At the end of the day I feel sure that all of us brought something away with us which would have enabled us to see our life journeys afresh: something to think about, something to learn from and something to open up our true identities. I attended the Pottery class led by Caroline Bailey, in which we pressed leaves and scallop shells into clay, whilst listening to poetry, prayers and meditations; a moving and uplifting experience. Also I attended a workshop on CS Lewis: Image and Imagination and was inspired by the wisdom and discernment of that great writer.
I led the Creative Writing workshop in the afternoon. Here is the description of my workshop:
Classic story structure: the very heart of story-telling. Many of us have a favourite story of all time. Story is a deep and powerful part of our lives from infancy. But did you know that behind every story that thrills our hearts, lies classic story structure? It is to be found in all great stories and myths, and it encompasses the mythicjourney of the hero.Suspense author SC Skillman will share the secrets of classic story structure and then lead a creative writing session where you’ll be able to draw upon your own life, and find classic story structure emerging from your own experiences. Come and be inspired to turn your own life experiences into fiction – whether that be short stories or novels for children or adults.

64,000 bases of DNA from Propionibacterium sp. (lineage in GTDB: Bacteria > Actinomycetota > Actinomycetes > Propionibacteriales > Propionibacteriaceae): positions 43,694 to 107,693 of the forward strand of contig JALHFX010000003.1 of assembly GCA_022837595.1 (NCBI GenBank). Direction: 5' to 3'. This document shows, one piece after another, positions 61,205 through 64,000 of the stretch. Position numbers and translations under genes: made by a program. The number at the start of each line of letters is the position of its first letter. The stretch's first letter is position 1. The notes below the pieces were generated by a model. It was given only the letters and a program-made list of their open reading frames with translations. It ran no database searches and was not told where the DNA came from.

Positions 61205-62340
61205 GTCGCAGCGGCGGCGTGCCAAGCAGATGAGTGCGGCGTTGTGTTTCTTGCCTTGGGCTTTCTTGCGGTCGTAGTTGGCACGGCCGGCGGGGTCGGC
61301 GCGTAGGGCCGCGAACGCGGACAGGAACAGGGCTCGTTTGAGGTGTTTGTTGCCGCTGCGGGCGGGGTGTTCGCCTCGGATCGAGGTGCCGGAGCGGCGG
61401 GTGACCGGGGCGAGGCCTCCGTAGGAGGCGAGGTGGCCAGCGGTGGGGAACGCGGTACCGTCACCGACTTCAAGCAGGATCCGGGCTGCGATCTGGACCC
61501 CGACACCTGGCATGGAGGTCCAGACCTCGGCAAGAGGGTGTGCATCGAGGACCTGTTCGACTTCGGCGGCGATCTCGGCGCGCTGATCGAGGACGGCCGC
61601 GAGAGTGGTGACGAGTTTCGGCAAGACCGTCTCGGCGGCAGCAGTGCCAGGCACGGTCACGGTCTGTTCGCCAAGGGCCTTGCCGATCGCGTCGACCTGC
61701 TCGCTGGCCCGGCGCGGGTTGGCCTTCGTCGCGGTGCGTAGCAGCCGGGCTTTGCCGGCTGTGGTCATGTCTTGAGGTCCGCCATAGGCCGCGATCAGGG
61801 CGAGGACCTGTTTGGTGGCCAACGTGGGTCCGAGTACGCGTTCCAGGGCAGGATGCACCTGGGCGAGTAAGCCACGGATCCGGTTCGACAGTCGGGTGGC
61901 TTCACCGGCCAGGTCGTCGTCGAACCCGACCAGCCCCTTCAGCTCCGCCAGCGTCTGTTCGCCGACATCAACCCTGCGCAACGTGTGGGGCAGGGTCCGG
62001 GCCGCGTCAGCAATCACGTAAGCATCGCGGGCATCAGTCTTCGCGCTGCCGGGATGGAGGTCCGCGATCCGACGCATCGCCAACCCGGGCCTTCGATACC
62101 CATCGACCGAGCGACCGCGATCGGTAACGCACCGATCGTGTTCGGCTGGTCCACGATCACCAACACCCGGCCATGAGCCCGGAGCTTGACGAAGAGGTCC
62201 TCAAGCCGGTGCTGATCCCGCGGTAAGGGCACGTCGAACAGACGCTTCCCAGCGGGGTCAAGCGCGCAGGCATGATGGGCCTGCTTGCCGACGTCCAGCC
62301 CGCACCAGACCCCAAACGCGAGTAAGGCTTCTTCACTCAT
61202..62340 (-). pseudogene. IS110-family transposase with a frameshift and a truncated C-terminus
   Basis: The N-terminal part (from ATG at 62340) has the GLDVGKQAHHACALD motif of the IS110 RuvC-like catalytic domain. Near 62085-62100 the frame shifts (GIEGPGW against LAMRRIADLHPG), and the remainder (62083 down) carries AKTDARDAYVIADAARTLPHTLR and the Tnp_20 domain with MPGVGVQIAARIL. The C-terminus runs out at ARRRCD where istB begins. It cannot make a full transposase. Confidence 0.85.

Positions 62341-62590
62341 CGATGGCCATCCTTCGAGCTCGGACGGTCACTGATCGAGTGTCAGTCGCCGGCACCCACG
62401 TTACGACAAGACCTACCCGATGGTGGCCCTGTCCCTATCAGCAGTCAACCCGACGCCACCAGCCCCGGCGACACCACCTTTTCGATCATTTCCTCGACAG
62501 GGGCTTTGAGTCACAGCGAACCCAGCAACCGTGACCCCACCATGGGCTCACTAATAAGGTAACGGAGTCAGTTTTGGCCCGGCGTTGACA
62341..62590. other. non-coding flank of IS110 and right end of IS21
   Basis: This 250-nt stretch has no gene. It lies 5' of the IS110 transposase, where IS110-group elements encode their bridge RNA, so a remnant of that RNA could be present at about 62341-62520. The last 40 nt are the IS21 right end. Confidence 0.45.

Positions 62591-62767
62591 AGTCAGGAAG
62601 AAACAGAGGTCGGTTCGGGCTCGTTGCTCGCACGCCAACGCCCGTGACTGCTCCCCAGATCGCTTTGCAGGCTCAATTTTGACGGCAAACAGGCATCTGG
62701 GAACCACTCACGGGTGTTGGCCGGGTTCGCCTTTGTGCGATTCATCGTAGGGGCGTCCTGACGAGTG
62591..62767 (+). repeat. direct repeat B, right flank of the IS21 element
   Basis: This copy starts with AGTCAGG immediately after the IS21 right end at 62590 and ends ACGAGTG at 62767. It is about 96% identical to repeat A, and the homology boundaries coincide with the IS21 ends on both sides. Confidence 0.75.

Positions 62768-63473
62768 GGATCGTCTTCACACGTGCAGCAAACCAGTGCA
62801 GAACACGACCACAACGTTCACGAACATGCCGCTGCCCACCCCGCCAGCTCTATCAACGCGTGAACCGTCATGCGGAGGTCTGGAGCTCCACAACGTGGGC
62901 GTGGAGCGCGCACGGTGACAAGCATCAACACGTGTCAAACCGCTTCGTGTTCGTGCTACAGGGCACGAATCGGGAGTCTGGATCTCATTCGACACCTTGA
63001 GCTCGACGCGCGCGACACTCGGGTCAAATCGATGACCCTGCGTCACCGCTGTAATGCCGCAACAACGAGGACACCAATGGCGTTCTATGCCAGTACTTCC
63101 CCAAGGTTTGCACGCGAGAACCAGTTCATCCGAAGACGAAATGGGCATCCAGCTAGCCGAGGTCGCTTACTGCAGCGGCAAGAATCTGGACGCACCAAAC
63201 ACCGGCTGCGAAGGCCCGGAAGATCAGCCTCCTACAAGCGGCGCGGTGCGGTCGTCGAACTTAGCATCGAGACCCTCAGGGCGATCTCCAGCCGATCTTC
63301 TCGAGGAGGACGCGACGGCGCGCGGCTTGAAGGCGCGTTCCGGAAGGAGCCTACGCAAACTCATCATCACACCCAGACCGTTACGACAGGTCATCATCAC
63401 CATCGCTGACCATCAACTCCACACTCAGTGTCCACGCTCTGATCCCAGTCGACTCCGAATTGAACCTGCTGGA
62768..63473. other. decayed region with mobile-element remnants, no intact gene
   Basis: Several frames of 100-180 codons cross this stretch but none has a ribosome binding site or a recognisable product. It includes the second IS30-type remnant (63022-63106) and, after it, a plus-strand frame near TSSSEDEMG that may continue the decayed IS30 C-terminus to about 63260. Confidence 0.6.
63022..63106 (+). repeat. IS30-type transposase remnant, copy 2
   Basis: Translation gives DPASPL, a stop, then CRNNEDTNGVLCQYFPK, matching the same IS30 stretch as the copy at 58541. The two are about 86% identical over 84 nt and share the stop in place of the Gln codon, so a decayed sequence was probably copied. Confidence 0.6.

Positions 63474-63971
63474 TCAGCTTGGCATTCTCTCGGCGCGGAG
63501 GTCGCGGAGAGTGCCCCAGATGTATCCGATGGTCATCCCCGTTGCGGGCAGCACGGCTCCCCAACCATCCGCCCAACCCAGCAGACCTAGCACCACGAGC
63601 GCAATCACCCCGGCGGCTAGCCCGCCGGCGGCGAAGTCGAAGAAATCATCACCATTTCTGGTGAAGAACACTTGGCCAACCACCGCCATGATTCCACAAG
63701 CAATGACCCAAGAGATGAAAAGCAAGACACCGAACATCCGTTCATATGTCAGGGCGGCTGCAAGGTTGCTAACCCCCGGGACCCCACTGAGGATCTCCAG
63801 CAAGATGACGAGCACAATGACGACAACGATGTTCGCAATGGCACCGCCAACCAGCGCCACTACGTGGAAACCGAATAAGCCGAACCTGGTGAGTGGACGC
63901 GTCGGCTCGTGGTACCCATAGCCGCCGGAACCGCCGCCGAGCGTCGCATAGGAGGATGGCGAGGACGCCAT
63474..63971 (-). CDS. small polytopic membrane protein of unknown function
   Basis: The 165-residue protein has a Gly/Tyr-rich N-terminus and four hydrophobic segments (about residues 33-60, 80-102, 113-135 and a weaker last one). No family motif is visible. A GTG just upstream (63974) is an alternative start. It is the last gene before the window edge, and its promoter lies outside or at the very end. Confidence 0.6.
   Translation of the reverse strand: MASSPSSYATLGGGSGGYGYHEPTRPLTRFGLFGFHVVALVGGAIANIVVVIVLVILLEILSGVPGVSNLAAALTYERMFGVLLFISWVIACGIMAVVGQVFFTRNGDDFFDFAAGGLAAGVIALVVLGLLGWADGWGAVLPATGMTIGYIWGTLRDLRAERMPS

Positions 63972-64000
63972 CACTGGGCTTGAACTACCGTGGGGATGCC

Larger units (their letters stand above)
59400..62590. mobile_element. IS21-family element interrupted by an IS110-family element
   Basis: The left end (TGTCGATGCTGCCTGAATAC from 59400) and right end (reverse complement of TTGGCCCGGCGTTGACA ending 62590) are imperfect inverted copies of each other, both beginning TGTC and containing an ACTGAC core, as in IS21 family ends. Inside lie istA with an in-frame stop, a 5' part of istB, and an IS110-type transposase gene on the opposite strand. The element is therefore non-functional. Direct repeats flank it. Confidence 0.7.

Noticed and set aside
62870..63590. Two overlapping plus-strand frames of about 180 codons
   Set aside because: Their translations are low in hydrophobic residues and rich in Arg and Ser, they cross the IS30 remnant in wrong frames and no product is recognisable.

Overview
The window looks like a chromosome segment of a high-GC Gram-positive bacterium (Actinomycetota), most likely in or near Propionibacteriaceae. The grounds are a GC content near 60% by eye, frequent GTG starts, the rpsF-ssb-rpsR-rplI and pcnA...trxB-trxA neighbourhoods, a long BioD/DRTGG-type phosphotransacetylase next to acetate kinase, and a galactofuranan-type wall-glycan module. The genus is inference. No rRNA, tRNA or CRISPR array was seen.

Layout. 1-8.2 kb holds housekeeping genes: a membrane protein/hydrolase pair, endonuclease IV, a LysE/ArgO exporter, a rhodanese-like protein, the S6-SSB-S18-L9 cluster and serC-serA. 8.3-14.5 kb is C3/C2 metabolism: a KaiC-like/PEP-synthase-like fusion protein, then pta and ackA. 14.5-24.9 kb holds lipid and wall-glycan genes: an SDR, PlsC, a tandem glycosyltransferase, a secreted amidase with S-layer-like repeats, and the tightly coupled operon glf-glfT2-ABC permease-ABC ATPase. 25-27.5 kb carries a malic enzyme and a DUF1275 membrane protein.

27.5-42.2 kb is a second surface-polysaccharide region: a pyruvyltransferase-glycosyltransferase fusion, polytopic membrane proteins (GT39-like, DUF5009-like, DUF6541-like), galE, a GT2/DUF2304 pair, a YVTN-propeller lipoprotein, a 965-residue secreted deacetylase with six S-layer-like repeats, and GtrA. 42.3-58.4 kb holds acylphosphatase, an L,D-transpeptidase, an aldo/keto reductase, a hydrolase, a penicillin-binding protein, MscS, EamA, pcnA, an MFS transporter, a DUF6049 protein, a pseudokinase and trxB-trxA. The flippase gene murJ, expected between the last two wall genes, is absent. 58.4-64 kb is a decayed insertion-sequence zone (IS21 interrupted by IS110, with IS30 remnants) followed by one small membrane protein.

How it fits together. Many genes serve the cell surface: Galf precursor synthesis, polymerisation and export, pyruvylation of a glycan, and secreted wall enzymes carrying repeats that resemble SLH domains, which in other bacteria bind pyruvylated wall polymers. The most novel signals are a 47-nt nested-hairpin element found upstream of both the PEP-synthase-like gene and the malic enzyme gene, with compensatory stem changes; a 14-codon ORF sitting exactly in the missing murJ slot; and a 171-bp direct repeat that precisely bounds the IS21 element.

In fact for the writing exercise I used Story Cubes, and each table of participants used the images on the 9 sides of the story cubes to create a story of their own based on the principles of classic story structure. Much hilarity resulted as the groups shared their story lines which were a wild and free mix of genres!
I find it awesome to see the innate creativity of people in the way they respond to story, (even among those who might initially claim a lack of ideas or imagination). And I was moved and delighted to hear and see what the story cubes awaken in people who trust and engage with the process.
All in all, this was a day in whch I believe that all of us present must surely have experienced for ourselves the miracle and wonder of growth.
Have you ever seen the episode of the TV comedy drama series Rev when our main character, Rev. Adam Smallbone, goes on retreat? Adam, played by Tom Hollander, is in the austere setting of a convent, and returns to his room when suddenly Roland, the media vicar, played by Hugh Bonneville, appears at the window, crying “Retreat!”
In he comes and it transpires he’s brought plenty of alcoholic supplies with him to offset the effect of the austerity to which they have both committed themselves for the next several days. Then Adam opens the drawers in his bedside cabinet and reveals his stash of chocolate bars and bottles of whisky.